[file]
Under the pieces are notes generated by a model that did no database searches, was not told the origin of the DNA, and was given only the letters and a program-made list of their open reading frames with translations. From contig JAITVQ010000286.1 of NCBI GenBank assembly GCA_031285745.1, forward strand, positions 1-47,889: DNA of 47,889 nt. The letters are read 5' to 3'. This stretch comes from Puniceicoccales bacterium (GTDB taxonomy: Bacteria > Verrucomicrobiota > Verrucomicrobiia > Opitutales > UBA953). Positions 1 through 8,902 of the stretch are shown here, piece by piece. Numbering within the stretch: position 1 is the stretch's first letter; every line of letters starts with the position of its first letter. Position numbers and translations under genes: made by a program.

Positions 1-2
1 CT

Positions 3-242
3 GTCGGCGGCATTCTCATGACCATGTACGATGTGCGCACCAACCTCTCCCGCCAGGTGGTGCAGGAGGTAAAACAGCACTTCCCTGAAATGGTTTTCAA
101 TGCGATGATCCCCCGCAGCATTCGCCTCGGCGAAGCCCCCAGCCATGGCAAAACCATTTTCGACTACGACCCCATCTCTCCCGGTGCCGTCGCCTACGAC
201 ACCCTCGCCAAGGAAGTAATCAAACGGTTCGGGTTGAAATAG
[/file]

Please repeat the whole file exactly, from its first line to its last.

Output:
Under the pieces are notes generated by a model that did no database searches, was not told the origin of the DNA, and was given only the letters and a program-made list of their open reading frames with translations. From contig JAITVQ010000286.1 of NCBI GenBank assembly GCA_031285745.1, forward strand, positions 1-47,889: DNA of 47,889 nt. The letters are read 5' to 3'. This stretch comes from Puniceicoccales bacterium (GTDB taxonomy: Bacteria > Verrucomicrobiota > Verrucomicrobiia > Opitutales > UBA953). Positions 1 through 8,902 of the stretch are shown here, piece by piece. Numbering within the stretch: position 1 is the stretch's first letter; every line of letters starts with the position of its first letter. Position numbers and translations under genes: made by a program.

Positions 1-2
1 CT

Positions 3-242
3 GTCGGCGGCATTCTCATGACCATGTACGATGTGCGCACCAACCTCTCCCGCCAGGTGGTGCAGGAGGTAAAACAGCACTTCCCTGAAATGGTTTTCAA
101 TGCGATGATCCCCCGCAGCATTCGCCTCGGCGAAGCCCCCAGCCATGGCAAAACCATTTTCGACTACGACCCCATCTCTCCCGGTGCCGTCGCCTACGAC
201 ACCCTCGCCAAGGAAGTAATCAAACGGTTCGGGTTGAAATAG